- Lisa Sipe
- Owner Katelyn Dexter wants visitors to explore Fettle by putting their noses in jars.
With the scent of herbs and spices lingering in the air, I felt better the minute I stepped into Fettle Botanic Supply & Counsel. It smells wonderful. I was thinking just that when another patron walked in and said, "it smells so good in here."
The focus is on Western herbalism and the healing power of nature, but the interior looks like a bright, inviting Chinese herb shop. The philosophy of the shop: when the body is in optimum health it can heal itself. The goal is to use plants as medicine to get the body back into a balanced state.
Fettle began as The Herb Shoppe 14 years ago in Portland, opened by board-certified naturopathic physician, Dr. JJ Pursell, who created a line of vital formulas you can still find today. Katelyn Dexter opened the Bend Fettle location five months ago after starting her career in Western herbalism under the wing of Pursell. By working with Pursell for four years and gaining "the experiential knowledge of five days in the shop," said Dexter, "I could see the people who visited and how their health shifted."
Dexter is an eclectic, confident medicine woman eager to help solve her client's problems. She asks a lot of questions and says, "People aren't used to questions about their health. We ask questions about what's going on, to help attune to the right plant."
The shop also offers an array of North American culinary herbs including sweet cinnamon, turmeric and cardamom, so not every visitor to Fettle needs to come in with an ailment or health goal. All the herbs are organic. You can also find organic hops, lemon peel, orange peel and a wide range of green and black teas for home brewing beer or kombucha.
When I visited Fettle, I kept trying to get Dexter to tell me about how the ingredients in her shop could be used in day to day cooking—but she just doesn't see food without function. She helped me understand this better when she told me about fennel. "Fennel seed is great for digestive support," said Dexter. "In Middle Eastern restaurants there are fennel seeds at the door. This has been used for a long time, they are more sacred than we give them credit for." Instead of a Pepto-Bismol or Alka-Seltzer, some people will pop a few fennel seeds.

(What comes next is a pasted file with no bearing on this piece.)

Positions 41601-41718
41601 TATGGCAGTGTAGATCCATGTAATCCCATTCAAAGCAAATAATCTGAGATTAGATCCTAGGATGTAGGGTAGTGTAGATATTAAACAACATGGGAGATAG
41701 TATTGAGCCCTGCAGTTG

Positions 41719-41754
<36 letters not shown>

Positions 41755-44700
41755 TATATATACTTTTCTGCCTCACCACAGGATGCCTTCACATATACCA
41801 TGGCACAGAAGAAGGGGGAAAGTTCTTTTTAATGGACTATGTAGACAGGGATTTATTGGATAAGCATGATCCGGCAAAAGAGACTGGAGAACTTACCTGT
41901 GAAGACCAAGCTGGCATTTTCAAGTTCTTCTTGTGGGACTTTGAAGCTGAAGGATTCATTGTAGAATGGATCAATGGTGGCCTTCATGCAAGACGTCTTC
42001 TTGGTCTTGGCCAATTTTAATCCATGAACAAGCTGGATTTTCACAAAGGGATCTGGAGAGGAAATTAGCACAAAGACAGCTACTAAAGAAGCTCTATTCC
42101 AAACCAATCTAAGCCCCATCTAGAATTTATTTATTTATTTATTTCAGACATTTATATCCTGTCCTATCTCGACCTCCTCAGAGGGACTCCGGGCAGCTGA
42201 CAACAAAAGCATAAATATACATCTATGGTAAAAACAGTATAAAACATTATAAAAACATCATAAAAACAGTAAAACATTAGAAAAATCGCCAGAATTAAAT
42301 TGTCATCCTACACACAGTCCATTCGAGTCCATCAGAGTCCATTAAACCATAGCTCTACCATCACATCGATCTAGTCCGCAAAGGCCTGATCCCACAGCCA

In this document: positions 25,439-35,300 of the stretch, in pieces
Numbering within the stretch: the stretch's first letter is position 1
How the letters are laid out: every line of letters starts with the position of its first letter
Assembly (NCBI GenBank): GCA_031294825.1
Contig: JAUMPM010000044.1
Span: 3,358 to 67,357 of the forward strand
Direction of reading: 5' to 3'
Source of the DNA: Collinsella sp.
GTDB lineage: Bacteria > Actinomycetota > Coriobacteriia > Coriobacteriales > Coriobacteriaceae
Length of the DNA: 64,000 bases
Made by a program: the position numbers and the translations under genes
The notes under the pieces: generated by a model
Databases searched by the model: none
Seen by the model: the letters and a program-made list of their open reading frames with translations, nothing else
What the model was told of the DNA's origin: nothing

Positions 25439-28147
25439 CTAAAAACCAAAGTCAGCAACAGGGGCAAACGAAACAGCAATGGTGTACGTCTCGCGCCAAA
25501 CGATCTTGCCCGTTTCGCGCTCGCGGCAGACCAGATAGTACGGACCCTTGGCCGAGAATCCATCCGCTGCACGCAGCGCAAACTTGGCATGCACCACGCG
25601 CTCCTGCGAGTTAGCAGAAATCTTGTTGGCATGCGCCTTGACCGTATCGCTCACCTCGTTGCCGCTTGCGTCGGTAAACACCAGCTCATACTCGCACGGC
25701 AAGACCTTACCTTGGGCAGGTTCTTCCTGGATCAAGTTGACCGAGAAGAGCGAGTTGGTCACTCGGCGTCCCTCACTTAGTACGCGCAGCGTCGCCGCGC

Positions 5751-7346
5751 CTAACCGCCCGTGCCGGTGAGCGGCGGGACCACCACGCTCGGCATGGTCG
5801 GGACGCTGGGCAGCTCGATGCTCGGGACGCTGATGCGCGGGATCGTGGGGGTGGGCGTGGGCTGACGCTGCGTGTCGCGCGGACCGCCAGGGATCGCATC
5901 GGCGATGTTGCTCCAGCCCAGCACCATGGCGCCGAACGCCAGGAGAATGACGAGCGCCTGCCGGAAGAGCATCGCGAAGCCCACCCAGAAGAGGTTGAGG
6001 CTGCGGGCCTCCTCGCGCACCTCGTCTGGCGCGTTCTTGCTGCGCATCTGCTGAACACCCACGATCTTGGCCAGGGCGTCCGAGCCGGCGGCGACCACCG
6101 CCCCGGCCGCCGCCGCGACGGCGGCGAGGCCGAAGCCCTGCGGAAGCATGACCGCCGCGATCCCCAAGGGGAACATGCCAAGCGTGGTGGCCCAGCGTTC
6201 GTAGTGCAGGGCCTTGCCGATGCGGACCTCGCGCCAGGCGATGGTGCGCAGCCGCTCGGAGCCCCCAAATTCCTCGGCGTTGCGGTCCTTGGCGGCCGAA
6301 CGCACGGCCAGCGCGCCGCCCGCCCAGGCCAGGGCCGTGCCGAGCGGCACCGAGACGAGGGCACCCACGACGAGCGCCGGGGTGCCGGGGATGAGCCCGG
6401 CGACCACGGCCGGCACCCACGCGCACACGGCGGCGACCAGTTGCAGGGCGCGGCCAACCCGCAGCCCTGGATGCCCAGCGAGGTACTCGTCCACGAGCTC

- Lisa Sipe
Looking at the shelves in Fettle with hundreds of bottles of herbs can be overwhelming, but Dexter says, "Look at the wall and see what you can't stop staring at. Fettle is a place to be explored." I couldn't stop staring at the jar labeled "soap nuts" and discovered they aren't for consumption but used for cleaning, particularly clothes.
Fettle also offers a wide range of free and paid classes and lectures each month, including a free Culinary Herbs as Medicine class Oct. 25, where Dexter will focus on the herbs most people have in their cupboards and their potential to heal and support health.
The herbal practices of Native American and European Traditions is what Dexter is most passionate about. "We want to make herbs accessible to kids, adults and teenagers so they feel confident using the plants we evolved with," said Dexter, "reminding ourselves of that can be really powerful."